Turkey Risk Assessment & Economic Strengths and Weaknesses

Like a roller-coaster


SENSITIVE RISK for entreprise

  • Economic risk

  • Business environment risk

  • Political risk

  • Commercial risk

  • Financing risk

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GDP USD718bn (World ranking 18, World Bank 2015)
Population 78.7mn (World ranking 18, World Bank 2015)
Form of state Republican Parliamentary Democracy
Head of government Binali YILDIRIM (Prime Minister; AKP)
Next elections 2019, legislative
  • Important geostrategic position that has historically always ensured aid when needed
  • Public finances
  • Adequate business environment (though deteriorating)
  • Potential as regional hub between Europe, MENA and Asia
  • Exchange rate vulnerability to domestic and external shocks
  • Economic policy responsiveness
  • Persistently large current account deficits, largely financed through short-term external debt which has consequently risen to a high level
  • (External) debt refinancing risk of weaker companies and banks
  • Deep-rooted division in society between secularists and religious conservatives
  • Geopolitical risks

Rebound in early 2017, but for how long?

A series of shocks slowed economic growth sharply to +2.9% in 2016 from +6.1% in 2015. Notably, the failed coup attempt in July damaged confidence so that real GDP dropped by -1.3% y/y in Q3. And a severe drop in tourist arrivals (see Figure 2) against the backdrop of numerous terrorist attacks and a Russian travel ban (implemented in late 2015, repealed in July 2016) sent real exports down by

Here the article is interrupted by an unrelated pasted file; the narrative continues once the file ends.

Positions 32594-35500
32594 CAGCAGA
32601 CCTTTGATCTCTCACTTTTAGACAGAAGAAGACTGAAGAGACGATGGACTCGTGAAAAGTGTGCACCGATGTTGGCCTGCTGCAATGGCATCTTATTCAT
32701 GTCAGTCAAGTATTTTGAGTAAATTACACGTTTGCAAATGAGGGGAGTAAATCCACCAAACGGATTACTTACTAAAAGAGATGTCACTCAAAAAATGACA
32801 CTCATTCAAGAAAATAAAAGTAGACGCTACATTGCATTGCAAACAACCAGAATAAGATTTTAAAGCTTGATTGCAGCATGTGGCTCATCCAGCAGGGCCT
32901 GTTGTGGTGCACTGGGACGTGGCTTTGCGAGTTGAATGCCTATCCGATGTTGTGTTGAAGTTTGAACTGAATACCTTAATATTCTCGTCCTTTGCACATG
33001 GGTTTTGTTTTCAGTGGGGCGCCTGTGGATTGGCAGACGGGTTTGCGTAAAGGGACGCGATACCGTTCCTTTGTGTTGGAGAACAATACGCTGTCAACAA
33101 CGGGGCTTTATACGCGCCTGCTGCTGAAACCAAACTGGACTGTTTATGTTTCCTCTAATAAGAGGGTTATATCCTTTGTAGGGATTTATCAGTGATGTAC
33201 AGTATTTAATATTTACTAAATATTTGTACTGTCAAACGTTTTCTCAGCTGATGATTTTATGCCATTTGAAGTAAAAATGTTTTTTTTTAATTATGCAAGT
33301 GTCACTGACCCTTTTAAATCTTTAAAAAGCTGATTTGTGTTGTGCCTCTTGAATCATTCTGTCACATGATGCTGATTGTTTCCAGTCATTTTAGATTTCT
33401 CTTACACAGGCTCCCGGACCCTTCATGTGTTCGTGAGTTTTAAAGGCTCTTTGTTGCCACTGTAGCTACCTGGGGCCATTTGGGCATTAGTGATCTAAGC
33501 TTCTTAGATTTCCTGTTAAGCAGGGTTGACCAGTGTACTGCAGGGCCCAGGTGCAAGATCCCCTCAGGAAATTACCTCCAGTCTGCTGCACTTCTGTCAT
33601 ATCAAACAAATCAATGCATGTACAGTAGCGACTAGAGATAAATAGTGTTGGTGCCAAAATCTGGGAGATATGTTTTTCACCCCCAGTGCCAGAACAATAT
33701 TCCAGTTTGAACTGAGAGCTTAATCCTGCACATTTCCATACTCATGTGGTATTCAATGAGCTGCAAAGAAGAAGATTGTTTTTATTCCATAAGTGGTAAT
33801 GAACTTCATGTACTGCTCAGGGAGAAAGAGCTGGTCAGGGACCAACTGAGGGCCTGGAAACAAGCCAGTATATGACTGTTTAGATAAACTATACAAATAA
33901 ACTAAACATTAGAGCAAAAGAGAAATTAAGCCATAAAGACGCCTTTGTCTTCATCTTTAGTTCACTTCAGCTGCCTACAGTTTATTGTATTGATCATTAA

-2% in full-year 2016.

In Q1 2017 growth rebounded to +5% y/y, beating consensus and our expectations. Unexpectedly strong rises in private consumption and exports were the main triggers for the surprising Q1 gains. Private consump­tion was up by +5.1% y/y on the back of accelerating credit expansion and strong wage gains, although the strong increase surprised, given the deepening drop in retail sales, at -2.3% in Q1 (after -1.7% in Q4), and ongoing weak consumer sentiment (Turkstat’s consumer confidence index averaged 66.8 in Q1, vs. 68.8 in Q4 and an average 73.0 since 2011; see Figure 3). Public spending surged by +9.4% y/y in Q1 while fixed investment edged up slightly to +2.2% y/y. The TRY's slide and new automo­bile production sent real exports soaring by +10.6% y/y in Q1, much faster than leading balance-of-payment data had indicated. In contrast, import growth was weak at +0.8% y/y despite boom­ing domestic demand. As a result, net exports added +2.1pp to Q1 growth. We have revised up our full-year growth forecasts to +3.7% in 2017 and +3% in 2018.